Direct to Consumer Want Lifetime Customers? - Pharmaceutical Executive

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Direct to Consumer Want Lifetime Customers?
Invest in a compliance strategy that changes with the patient.


Pharmaceutical Executive



Barbara Wills
Ongoing refills. After patients have received the information needed to fill the prescription, manage their medication, and deal with the potential adverse effects, it is up to the brand team to ensure that all DTC and patient materials leverage that groundwork by reinforcing compliance messages. Research indicates that once patients have learned how to incorporate medication into their daily routines and have taken their medication for a year, they are less likely to drop out of chronic medication therapy.

Fujisawa's Prograf (tacrolimus) is a good example of a brand with an effective patient compliance strategy. The brand team first developed FDA-approved official patient labeling and then used that language to craft the subsequent product-specific materials. The team also developed disease awareness programs, consumer decision-making programs, and websites, which are practical, understandable, and motivational for transplant patients.

However, what distinguished that company's program was the "Sharing Your Experiences: Transplant Mentor Program," which trains volunteers to become mentors to patients who are awaiting transplants and living donors. This program was built on the premise (unearthed through research) that transplant patients find it helpful to speak with someone who understands the medical, emotional, and financial concerns of the transplant process.


Neal Fitzpatrick
The mentors are also trained to detect potential discontinuation of prescription medications—thus preventing the most common cause of unnecessary transplant rejections and deaths. In addition, they are trained how to report this information back to the healthcare professionals that comprise the transplant team so they can better manage patient care.

Risk Information or the PPI FDA places great importance on ensuring that patients have understandable and readable risk information—and given its role in patient compliance, the industry sees eye to eye with the agency. To help move those initiatives along, the FDA issued draft guidances that gave pharma companies an option: replace the brief summary with a more condensed version that concentrates on the risk information or with official patient labeling.

The FDA notes that risk information "must include all warnings, the major precautions, including any that describe serious adverse drug experiences or steps to be taken to avoid such experiences; and the most common nonserious adverse reactions most likely to affect the patient's quality of life or compliance with drug therapy."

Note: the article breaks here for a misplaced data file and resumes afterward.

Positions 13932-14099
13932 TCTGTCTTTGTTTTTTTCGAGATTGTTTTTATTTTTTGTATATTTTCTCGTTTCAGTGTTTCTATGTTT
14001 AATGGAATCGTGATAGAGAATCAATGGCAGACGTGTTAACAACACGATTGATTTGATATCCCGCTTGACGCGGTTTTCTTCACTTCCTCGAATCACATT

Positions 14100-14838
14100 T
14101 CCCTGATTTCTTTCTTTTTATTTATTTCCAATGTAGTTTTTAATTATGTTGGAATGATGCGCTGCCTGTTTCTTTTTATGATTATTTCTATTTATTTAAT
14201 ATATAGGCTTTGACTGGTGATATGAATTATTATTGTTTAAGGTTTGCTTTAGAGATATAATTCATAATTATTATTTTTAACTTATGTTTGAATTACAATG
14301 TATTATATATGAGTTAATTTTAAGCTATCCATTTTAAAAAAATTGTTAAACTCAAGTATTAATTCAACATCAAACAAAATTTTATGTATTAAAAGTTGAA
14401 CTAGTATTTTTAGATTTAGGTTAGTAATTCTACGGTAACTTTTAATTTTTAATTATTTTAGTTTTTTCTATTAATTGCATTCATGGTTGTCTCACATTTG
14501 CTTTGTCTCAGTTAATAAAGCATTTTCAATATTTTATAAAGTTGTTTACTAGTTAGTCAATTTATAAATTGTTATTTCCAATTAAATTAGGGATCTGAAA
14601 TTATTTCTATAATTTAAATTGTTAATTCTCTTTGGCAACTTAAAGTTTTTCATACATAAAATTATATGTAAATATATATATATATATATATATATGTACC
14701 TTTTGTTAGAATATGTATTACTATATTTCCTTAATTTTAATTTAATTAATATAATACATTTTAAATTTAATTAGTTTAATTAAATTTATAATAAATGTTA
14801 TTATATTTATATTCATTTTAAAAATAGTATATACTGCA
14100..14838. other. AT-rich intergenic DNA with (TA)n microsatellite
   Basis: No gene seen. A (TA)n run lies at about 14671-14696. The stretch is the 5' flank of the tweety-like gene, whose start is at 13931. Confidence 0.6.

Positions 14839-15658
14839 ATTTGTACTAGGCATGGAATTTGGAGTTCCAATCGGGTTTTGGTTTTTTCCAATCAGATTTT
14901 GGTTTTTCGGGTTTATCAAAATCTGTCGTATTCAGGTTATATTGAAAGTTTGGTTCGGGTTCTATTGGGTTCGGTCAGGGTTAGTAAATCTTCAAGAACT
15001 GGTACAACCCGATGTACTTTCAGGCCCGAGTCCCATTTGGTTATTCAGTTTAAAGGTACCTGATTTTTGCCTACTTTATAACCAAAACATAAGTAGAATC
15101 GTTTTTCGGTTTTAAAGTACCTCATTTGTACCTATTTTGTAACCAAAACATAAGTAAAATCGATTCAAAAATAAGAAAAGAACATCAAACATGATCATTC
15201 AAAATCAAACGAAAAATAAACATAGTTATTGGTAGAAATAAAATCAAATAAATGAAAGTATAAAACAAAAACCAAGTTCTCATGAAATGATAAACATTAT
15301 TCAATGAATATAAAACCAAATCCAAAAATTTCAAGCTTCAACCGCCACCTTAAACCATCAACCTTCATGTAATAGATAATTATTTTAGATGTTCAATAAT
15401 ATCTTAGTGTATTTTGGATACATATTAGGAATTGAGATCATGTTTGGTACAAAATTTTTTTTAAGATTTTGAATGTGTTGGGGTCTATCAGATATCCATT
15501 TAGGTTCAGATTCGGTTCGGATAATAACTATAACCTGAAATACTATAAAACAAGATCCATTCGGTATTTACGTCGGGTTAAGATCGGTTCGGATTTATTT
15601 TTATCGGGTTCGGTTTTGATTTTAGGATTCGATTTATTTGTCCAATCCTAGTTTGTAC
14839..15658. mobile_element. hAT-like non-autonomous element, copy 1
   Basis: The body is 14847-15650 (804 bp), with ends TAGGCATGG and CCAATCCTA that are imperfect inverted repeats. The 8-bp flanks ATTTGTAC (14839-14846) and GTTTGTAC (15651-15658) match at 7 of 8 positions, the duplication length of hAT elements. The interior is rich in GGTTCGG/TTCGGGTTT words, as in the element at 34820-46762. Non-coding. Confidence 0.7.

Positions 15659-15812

However, if executives take a patient-centric approach, the question becomes, "Is the presentation of risk information enough?" After all, including just the risk information does not provide patients with enough information to weigh the benefits against the risks.

Instead, marketers should substitute the brief summary with a PPI, a one-page, consumer-friendly version that is based on the package insert. A PPI presents risk-benefit information in "fair balance" and gives additional information such as behavior modification techniques that will help motivate patients to stay on their therapy. It also addresses the major risk to patients of not taking the drug and dropping out of their treatment prematurely.

That's akin to going to a surgeon and learning that your leg needs to be amputated. If the surgeon told you only the risks associated with the procedure, and not why the surgery was necessary, then chances are, you wouldn't agree to it. Similarly, patients need to know that they are risking a heart attack by not taking their medication. Once they have this information, they can weigh the benefits against the risks, and then decide what to do.

Although the FDA encourages companies to use PPIs, there is no mandate to use them. As a result, some companies continue to use the brief summary on the back of their print DTC ads because they believe it is easier and cheaper than translating the professional labeling into consumer-friendly language—and making the language acceptable to the company's legal, regulatory, medical, and marketing teams as well as FDA. However, other companies find the effort worthwhile and submit PPIs as part of the new drug application or as a supplemental new drug application. Once approved, the PPI can be used in place of a print DTC ad's brief summary and as part of any educational material for patients and consumers, including collateral materials, websites, patient videos, starter kits, and compliance packaging.


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